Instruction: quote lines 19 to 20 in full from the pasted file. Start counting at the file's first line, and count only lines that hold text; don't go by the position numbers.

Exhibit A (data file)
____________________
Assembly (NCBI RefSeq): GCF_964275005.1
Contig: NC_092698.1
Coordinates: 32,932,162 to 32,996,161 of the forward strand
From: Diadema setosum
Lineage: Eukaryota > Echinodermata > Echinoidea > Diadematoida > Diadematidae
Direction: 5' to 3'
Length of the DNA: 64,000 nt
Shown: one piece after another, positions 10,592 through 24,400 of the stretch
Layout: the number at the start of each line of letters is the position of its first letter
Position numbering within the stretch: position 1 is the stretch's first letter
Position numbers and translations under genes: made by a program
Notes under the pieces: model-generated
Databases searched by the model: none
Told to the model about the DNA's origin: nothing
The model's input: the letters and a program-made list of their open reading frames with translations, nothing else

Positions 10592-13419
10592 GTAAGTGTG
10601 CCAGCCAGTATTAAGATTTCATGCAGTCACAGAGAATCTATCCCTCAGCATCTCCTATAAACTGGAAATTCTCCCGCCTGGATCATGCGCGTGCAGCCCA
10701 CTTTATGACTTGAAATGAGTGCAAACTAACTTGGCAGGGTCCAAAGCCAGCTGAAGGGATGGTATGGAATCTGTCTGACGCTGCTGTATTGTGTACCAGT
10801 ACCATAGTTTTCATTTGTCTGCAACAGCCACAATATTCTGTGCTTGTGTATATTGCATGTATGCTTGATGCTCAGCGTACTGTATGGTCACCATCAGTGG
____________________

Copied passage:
10701 CTTTATGACTTGAAATGAGTGCAAACTAACTTGGCAGGGTCCAAAGCCAGCTGAAGGGATGGTATGGAATCTGTCTGACGCTGCTGTATTGTGTACCAGT
10801 ACCATAGTTTTCATTTGTCTGCAACAGCCACAATATTCTGTGCTTGTGTATATTGCATGTATGCTTGATGCTCAGCGTACTGTATGGTCACCATCAGTGG